It's a little sad to see Votto all the way down in Tier 5, but it's undeniable that the Reds' former MVP has declined sharply in the last two seasons, especially from a fantasy standpoint. Votto's home run totals from 2018-19? Twelve and 15, respectively. And the near-perennial .300 hitter's batting average dropped to .284 and .261, respectively. Votto's also 36 years old now. But if anyone can adjust and rebound, it's him … and it was just a few seasons ago in '17 that he was hitting at a fantasy MVP level, with a .320 batting average, 36 homers, 100 RBIs and 106 runs scored.

Murphy, like Votto, has seen his production slip since his superstar 2016-17 run, when he was a high-.300s, 25-homer type of hitter. He's entering his age-35 season, he's been plagued by injury and his peak was a lot shorter than Votto's … but, hey, he gets to hit at Coors Field. Hosmer's ground balls and contact-hitting style limit his power upside, but he should be good for 20-25 homers even if his ceiling isn't that high. His batting average tends to be hit or miss.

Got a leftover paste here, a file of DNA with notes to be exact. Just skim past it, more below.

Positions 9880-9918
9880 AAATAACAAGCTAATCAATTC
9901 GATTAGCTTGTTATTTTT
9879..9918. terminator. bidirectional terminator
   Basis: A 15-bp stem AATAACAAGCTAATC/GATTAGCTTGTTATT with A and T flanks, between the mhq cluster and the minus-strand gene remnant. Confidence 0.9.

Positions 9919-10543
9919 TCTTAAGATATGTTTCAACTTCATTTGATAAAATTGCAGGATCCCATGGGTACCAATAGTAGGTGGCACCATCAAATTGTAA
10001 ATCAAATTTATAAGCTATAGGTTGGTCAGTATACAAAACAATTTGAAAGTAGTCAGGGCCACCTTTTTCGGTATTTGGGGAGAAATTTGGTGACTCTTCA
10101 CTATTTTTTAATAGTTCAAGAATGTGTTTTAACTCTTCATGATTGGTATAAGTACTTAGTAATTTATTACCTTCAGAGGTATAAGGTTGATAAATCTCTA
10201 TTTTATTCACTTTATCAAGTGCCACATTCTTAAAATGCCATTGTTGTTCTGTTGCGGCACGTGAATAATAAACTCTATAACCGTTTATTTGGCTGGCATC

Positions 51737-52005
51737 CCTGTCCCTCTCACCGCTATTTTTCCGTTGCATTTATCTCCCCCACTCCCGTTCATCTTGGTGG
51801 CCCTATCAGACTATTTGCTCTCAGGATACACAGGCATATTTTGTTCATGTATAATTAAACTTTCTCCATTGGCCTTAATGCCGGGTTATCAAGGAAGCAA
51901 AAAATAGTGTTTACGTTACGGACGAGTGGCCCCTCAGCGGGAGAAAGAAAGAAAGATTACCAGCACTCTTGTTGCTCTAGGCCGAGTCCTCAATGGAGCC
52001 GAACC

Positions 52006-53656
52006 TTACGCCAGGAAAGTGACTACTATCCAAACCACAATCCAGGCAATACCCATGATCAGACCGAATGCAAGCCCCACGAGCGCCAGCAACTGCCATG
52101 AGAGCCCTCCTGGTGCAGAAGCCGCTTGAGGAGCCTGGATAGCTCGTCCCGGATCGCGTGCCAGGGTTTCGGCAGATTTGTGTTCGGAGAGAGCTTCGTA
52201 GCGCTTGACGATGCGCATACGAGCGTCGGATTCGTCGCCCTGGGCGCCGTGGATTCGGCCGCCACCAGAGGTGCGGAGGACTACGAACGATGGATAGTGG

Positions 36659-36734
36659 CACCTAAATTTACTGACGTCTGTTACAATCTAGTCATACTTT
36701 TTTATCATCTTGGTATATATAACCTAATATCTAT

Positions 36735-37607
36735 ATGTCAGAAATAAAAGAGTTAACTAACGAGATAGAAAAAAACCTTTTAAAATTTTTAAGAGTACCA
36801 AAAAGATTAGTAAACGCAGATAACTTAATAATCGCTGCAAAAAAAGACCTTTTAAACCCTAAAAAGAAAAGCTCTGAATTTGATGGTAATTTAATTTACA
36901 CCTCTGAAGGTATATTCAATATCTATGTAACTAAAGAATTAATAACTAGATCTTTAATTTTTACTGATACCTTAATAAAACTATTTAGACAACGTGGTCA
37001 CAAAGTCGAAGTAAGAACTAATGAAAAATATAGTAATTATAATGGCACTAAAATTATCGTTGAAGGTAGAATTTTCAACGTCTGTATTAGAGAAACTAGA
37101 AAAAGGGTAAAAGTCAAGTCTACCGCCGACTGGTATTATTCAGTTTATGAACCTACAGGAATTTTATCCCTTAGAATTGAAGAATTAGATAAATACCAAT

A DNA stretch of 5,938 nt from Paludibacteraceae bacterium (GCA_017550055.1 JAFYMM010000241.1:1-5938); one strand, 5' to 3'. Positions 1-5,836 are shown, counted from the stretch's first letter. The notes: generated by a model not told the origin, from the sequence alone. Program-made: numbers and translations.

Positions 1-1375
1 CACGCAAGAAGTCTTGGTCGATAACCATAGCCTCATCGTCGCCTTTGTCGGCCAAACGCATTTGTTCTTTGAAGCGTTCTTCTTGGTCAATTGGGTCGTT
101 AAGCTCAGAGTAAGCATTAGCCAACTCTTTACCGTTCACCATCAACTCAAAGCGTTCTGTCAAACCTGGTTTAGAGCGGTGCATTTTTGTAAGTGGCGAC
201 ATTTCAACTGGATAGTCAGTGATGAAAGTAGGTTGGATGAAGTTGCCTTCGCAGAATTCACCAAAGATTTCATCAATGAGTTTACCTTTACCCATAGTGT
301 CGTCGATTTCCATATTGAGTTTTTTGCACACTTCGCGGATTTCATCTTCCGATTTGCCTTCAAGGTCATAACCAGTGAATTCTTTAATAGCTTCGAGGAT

Voit is a boom-or-bust option. The starting first baseman in a stacked Yankees lineup should be in line for plenty of stat-padding chances, and Voit was awesome for the Bronx Bombers after arriving from St. Louis in mid-2018. But the big 29-year-old slumped as he dealt with multiple injuries last season and that brief standout run isn't exactly sustained fantasy success. So you don't know what you're going to get. It could be 20 homers, it could not be.

David Adler is a reporter for MLB.com based in New York. Follow him on Twitter at @_dadler.